Women’s Voices in the World of DFW

Written by Ashlie Kontos on behalf of the Diversity Team

A few weeks ago, I was listening to With Friends Like These in which Ana Marie Cox interviewed Anil Dash, a blogger and technologist.  In the interview, they discuss the year in which Dash refrained from retweeting men.  With over half a million followers on Twitter – a majority of whom are men – Dash felt a “growing sense of social responsibility about what messages I choose to share and amplify, and whose voices and identities I strive to bring to a broader audience” (n. pag.).  After doing some research, he found some startling, though not unexpected, data: “I followed a nearly equal ratio of women and men, but retweeted men three times as often as I retweeted women” (n. pag).  So, he decided to make a conscious behavioral adjustment: in 2013, Dash would only retweet women.  In doing so, he noticed that “I’ve been in far more conversations with women, and especially with women of color, on Twitter in the past year. That’s led to me following more women, and has caused a radical shift in how I perceive my time on Twitter, even though its actual substance isn’t that different” (emphasis added n. pag.).  Dash concludes his article about his year of re-tweeting women with an amiable incitement to the reader: “[i]f you’re inclined, try being mindful of whose voices you share, amplify, validate and promote to others” (n pag.).  Dash recognized that his activity on Twitter was opportunity for “giving a platform to women where I wasn’t able to mansplain the things they were already saying, but instead just sharing out their own thoughts in their own words” (n. pag.).

In an effort to follow in Dash’s footsteps – being mindful of whose voices we – the Diversity Team – share, amplify, validate, and promote – we have compiled the following lists of women writers and their relation to David Foster Wallace:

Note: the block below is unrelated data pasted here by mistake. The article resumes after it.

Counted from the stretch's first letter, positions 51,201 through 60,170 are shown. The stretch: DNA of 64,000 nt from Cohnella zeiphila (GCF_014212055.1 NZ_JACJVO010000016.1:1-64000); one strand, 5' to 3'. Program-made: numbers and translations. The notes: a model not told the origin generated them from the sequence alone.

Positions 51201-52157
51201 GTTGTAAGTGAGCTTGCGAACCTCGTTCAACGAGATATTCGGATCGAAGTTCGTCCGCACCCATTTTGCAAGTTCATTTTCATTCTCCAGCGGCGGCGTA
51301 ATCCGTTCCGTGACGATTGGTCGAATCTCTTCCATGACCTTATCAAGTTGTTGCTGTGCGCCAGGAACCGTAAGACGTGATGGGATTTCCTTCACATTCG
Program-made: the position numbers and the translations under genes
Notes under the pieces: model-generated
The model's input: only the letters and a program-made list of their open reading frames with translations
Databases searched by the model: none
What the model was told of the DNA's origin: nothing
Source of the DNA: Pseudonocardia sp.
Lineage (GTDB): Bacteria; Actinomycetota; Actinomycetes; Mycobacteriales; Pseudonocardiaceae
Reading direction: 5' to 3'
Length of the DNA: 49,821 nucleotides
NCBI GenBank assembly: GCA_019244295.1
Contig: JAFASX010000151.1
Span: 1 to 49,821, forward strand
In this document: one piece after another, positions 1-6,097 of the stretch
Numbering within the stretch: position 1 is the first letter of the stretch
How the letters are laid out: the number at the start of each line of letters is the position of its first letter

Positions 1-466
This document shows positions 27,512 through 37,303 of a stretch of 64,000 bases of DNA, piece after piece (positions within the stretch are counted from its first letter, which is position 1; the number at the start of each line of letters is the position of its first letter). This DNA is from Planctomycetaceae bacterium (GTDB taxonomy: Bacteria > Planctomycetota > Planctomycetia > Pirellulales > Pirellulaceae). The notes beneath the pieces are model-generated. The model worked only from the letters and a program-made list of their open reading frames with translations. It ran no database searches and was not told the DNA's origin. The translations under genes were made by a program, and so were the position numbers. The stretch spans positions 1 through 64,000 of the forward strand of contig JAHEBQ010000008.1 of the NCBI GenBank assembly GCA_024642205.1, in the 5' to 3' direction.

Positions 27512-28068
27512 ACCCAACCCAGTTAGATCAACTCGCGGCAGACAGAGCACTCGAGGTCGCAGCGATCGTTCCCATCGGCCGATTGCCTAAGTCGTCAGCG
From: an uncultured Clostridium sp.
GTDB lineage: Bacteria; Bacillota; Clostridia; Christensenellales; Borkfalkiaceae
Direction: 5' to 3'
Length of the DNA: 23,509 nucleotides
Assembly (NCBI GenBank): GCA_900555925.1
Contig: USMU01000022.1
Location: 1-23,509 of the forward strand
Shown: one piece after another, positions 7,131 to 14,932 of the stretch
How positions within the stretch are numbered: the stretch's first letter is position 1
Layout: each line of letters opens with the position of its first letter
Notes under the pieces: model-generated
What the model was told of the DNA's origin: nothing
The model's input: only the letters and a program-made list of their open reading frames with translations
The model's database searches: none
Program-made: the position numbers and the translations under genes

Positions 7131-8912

1. Women’s scholarly pieces on DFW
  2. Women’s theses/dissertations on DFW
  3. Women whose work on DFW is available for free on Academia.edu!
  4. Women writers whom Wallace read/praised/taught
  5. If you like DFW, check out these female authors – recommendations from the Diversity Team

If there is a perceived lack of minority voices – women, POC, non-heterosexuals, non-academics, etc. – in the DFW community, it is our responsibility to validate and promote the minority writers who are engaging in scholarship and dialogues about DFW.  By no means are the lists presented here complete or exhaustive.  We would like to continue these efforts by gleaning more non-academic writings by women (from blogs, Reddit, Wallace-l, etc.), but this is our first attempt at establishing a bibliography of women’s writings on DFW.  We hope that these lists – not only serve as a reference for works by women on DFW – but also to encourage more women to take part in the larger conversation about DFW and his works.

We would love to hear from the community at large about any articles, theses, dissertations, videos, podcasts, etc. presented by women on DFW that we have missed and have not been included in these lists so that we can add them.  We would also love suggestions for the “If you like DFW, check out these female authors” list.

The lists are forthcoming in the upcoming weeks, so check back here or on Twitter @dfwsociety.

Cox, Ana Marie.  “Surprised you called me a feminist.”  With Friends Like These.  16 June 2017.
Dash, Anil.  “The Year I Didn’t Retweet Men: Being mindful of whose voices I amplify.”  Medium.  12 Feb. 2014.


1 thought on “Women’s Voices in the World of DFW

  1. Rob Reply

    Just chiming in to say this is a great idea. I tend to enjoy reading authors that DFW read and there are plenty of female authors in that group. From the BAE 07 that Wallace edited there is the Jo Ann Beard essay Werner that he loved and is one of the most gripping things I’ve ever read. There’s also an essay by Cynthia Ozick who Wallace called one of the three greatest living writers.

    Another idea generator for books to read is the syllabus from Pomona where six of the nine novelists he taught were women. They included:

    Renata Adler, Speedboat
    Djuna Barnes, Nightwood
    Joan Didion, Play It As It Lays
    Paula Fox, Desperate Characters
    Doris Lessing, The Golden Notebook
    Christina Stead, The Man Who Loved Children

    Plus there all the female authors in his library of annotated books at the Ransom Center.

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